Stephan Franck: It’s funny, just yesterday, I was having a conversation with a story room colleague on the way stories engage audiences, and I think storytelling in general only works one way. It lets the audience/reader/listener develop certain expectations about what’s about to happen, and then subvert those expectations. So I think horror storytelling is no different. It’s about getting the audience to engage, to where they start to think ahead for the characters, and somehow always guess wrong. I think there’s a small and yet critical difference between confusing the audience—which makes them disengage—and having them continuously guess wrong. That’s what you want, because if you have them consistently guess right, that’s obviously bad. As far as the current masters, I think Mignola is unequaled in his ability to capture that altogether Lovecraftian take on things, and do it with a sense of visual poetry. Meanwhile, I also think that horror as a fictional genre is being given a run for its money by reality, these days. Compared to anything in our lifetime, faith in our societal systems is at an all time low. People no longer have rosy glasses on that horror is here to shatter.

It’s almost the other way around, where horror is the anti hero of fiction that is still able to navigate life when the world goes to shit. I think that’s the appeal of The Walking Dead.

 

 

David Gallaher: One of the things that really stood out to me about Silver was cinematic storytelling. Each shot feels very meticulously crafted. It reminded me of illustrators like Jim Steranko and Leonard Starr, but it also seems to take just as many cues from directors like Alfred Hitchcock, Tod Browning, and Fritz Lang. Who were you visual influences? His did they inspire the look and feel of Silver?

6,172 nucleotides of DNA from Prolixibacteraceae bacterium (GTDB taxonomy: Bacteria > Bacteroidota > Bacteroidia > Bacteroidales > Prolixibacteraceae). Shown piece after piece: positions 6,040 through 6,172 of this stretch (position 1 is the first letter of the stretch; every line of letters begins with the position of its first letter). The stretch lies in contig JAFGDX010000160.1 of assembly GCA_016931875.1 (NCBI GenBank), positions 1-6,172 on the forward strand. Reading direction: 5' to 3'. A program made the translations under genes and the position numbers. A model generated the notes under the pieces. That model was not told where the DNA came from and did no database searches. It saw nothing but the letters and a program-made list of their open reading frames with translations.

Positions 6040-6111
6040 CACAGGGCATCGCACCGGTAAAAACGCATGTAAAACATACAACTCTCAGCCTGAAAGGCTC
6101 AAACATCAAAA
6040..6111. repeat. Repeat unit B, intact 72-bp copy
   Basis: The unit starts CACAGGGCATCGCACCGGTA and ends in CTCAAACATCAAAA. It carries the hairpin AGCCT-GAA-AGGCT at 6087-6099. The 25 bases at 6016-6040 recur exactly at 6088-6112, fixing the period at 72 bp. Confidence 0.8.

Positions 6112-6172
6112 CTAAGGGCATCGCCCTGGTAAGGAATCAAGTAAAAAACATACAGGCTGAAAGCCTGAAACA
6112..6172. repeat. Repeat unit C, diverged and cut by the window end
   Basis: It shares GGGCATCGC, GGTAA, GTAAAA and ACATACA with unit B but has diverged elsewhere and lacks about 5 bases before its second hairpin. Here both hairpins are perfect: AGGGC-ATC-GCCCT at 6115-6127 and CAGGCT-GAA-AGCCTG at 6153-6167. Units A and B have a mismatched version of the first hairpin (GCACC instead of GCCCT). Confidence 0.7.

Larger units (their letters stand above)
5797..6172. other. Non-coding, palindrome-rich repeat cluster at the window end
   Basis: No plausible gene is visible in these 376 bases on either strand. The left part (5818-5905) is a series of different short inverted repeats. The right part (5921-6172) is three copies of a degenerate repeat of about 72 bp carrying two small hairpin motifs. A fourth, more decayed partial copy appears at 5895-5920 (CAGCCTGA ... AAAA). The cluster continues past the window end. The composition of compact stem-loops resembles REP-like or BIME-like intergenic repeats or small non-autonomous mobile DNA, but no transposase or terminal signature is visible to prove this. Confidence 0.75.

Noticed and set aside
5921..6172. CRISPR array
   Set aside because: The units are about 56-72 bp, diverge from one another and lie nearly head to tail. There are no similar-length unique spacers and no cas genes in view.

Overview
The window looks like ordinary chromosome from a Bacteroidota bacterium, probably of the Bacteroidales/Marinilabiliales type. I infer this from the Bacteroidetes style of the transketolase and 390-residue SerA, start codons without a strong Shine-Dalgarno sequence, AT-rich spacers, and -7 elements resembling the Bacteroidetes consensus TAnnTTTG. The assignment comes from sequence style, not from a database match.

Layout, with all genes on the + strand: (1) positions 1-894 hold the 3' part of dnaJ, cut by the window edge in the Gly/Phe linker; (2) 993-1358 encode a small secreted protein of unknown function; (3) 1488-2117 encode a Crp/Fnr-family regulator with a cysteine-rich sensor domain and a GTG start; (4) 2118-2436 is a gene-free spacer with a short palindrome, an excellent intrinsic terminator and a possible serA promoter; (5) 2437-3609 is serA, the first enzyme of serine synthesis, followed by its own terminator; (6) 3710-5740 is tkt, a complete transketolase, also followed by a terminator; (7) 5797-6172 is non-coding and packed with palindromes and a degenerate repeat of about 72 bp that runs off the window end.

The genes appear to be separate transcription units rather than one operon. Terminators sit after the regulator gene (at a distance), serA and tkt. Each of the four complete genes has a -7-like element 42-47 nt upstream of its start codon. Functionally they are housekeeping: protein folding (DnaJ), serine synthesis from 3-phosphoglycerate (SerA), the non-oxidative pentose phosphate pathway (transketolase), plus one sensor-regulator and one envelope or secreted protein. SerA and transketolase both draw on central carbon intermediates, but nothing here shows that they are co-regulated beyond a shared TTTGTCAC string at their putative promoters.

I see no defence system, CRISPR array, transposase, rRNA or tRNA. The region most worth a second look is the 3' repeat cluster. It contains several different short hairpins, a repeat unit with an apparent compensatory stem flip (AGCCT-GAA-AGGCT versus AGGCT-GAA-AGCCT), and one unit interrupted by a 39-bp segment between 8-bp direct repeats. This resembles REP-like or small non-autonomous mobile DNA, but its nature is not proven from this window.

Stephan Franck: Thank you so much for saying that, and I think you named some of my biggest influences. The cinematic angle comes from my background in film and animation. Film language is my default mode of storytelling. Basically, I like to have my page cut panel to panel like a movie would cut shot to shot. What film language does really well, is to manage the audience’s bandwidth, and keep them situated and unconfused with most things so they can full pick up on the dramatic focus of the scene. So that’s what I’m trying to do. I think that’s also really interesting, because these days, there are a lot of new readers—adult readers—coming to comics because they discovered those characters in film or on TV, and are swimming back up to the source. But these readers often don’t have a shorthand with the comic book page, and I’ve been told by many of them that having a visual storytelling language that is accessible to them is key.